Trends Shift in Tourism To and From China
The number of foreign tourists visiting Beijing last year is set to show a nearly 10% drop from 2012, with infamous pollution and the rising yuan receiving much of the blame. From Kathy Tian and Liu Jing at China Real Time:
Jiang Yiyi, deputy director of the Institute of International Tourism at the China Tourism Academy, attributed part of the dropoff in foreign tourists to the strengthening yuan.
In 2013, the yuan appreciated almost 3% against the U.S. dollar, making “Beijing a more expensive destination than in the past,” Ms. Jiang noted.
[…] The Beijing Tourism Development Commission noted that the country’s battle with pollution is another obstacle cities face in attracting inbound tourists.
Heavy air pollution from Beijing, which saw its worst bout of smog in recent history in January, to Shanghai, where pollution levels went off the charts in December, certainly don’t do much to help attract tourists. [Source]
Quartz’s Heather Timmons proposed a third culprit, however:
[… T]he 19.6% plummet in tourists from Asia excluding Hong Kong, Macau and Taiwan, suggests another factor: Heightened tensions over China’s recent attempts to assert greater influence over the East and South China Seas. Relations with Japan have been particularly dicey, and more Japanese tourists [44.8%] have ditched their trips to Beijing than those of any other country by far. [Source]
Given sometimes violent anti-Japanese protests across China in late 2012, fears for personal safety may have been as much of a deterrent as the underlying geopolitics. Continued tensions over maritime disputes and historical grievances appear to have done little to dampen wealthier Chinese tourists’ enthusiasm for Japan, which emerged as their most favored destination according to a Travelzoo survey reported by China Real Time’s Wei Gu. Here, again, shifting exchange rates were a major factor.
As many as 29% of survey respondents from mainland China ranked Japan as their top travel destination, significantly up from 18% in 2013. That may be surprising, given that tensions between Beijing and Tokyo remained frosty in 2013 over competing claims to a group of uninhabited islands in the East China Sea.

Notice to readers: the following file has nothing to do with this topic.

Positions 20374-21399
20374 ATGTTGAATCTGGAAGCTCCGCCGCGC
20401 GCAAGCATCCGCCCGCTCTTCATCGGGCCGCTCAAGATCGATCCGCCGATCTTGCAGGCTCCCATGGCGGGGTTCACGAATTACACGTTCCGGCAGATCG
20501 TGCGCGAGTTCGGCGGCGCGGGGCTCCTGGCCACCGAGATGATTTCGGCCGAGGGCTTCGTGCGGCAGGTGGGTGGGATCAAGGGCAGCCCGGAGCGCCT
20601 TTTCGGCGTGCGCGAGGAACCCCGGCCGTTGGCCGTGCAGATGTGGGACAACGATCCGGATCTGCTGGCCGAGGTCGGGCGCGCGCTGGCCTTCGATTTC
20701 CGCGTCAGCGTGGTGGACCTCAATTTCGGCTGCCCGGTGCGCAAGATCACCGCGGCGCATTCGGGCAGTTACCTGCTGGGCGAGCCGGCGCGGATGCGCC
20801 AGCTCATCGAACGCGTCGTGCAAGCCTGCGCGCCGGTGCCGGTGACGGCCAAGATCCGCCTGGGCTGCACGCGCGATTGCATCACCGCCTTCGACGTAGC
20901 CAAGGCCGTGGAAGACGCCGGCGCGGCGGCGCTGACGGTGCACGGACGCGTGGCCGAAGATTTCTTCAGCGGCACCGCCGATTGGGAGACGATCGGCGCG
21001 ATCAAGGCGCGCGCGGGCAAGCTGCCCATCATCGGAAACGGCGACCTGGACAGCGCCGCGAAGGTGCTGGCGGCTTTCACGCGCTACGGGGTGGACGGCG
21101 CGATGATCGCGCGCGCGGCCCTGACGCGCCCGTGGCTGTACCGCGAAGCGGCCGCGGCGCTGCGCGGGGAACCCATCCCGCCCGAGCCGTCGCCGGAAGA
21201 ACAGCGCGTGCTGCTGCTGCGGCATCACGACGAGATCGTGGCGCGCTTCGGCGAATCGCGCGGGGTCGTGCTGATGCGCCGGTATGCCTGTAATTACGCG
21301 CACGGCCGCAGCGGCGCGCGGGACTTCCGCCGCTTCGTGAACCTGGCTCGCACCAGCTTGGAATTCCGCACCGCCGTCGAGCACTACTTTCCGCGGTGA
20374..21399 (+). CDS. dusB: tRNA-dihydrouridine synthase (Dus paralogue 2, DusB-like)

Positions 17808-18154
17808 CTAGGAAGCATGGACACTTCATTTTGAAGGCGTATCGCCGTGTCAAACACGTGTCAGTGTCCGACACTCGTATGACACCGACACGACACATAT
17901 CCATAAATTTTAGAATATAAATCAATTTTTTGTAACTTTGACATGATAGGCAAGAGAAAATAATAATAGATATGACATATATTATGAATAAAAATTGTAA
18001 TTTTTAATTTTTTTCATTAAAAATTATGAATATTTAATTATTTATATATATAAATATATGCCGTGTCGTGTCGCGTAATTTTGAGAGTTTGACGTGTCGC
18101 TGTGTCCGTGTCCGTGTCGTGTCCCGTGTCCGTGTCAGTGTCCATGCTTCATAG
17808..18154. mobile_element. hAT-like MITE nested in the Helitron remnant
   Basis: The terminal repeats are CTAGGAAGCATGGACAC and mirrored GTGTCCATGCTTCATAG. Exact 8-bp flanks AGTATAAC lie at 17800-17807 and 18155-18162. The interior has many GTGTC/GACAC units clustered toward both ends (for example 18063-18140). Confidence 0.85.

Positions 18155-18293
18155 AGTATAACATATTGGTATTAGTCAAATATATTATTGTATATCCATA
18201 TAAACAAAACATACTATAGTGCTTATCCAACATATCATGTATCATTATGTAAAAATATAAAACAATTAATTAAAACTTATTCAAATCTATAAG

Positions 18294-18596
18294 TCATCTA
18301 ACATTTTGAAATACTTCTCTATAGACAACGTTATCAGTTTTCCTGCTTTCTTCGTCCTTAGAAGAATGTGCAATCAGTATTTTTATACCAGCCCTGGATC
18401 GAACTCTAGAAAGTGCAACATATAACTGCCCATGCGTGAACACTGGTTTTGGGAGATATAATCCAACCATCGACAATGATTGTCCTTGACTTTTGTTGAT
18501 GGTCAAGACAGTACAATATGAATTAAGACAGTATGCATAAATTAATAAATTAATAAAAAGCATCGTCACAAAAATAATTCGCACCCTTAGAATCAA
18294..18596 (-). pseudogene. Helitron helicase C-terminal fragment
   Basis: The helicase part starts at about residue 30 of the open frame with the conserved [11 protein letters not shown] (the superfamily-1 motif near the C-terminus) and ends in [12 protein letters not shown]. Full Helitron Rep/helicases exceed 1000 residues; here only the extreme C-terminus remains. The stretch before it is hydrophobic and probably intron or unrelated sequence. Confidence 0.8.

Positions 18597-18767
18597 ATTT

The weak yen has made Japan a new shopping paradise for deep-pocketed Chinese travelers. In 2013, the yen fell about 22 percent against the U.S. dollar, while the yuan appreciated almost 3% compared to the dollar in the same period.
[…] Japan has long been a popular destination for travelers from Hong Kong and Taiwan because of the country’s relative proximity and distinct culture. But it’s only recently that mainland Chinese travelers have begun to appreciate its scenery, food and atmosphere. Easing visa restrictions after the 2012 earthquake has also helped, according to Ms. Hong. [Source]
Somewhat loosened visa demands also boosted visits to the United States, helping it rise from fifth to second place. Even now, though, a Chinese passport is still far from a golden ticket for world travel, as South China Morning Post’s Chris Luo reports:
As of the beginning of this year, twenty countries grant Chinese passport holders visa-free entries, with Bahamas and Thailand expected to be added to the list soon. In addition some two dozen countries and territories also grant visa-on-arrival access or their equivalent to Chinese citizens.
However, this number still lags far behind the number for those holidaymakers from the majority of developed economies. Citizens from the United States and Japan, for example, are exempt of visa requirements to travel to more than 170 countries and territories, according to immigration consultancy Henley and Partners.
Hong Kong and Macau SAR passport holders have visa-free access to 152 and 118 destinations respectively. Even Taiwan, which only maintains diplomatic relations with barely two dozen countries, has visa-free entry status to 134 countries. [Source]
One explanation, according to a consular official quoted by Luo, is that “certain countries view Chinese people with a jaundiced eye, unwilling to accept us due to ideological disparities.” Global Times frankly stated that, in fact, “illegal immigration from China is the major reason why developed countries keep a firm grip on their visa policy,” but suggested that the balance might gradually shift “between the desire for more deep-pocketed Chinese tourists and the longstanding fear for illegal immigrants.” AFP’s Felicia Sonmez commented on Twitter, though, “that visa-free deals might be two-way street; China currently only gives abt half-dozen such treatment.” (Japan, AFP’s Huw Griffith added, is one of them.)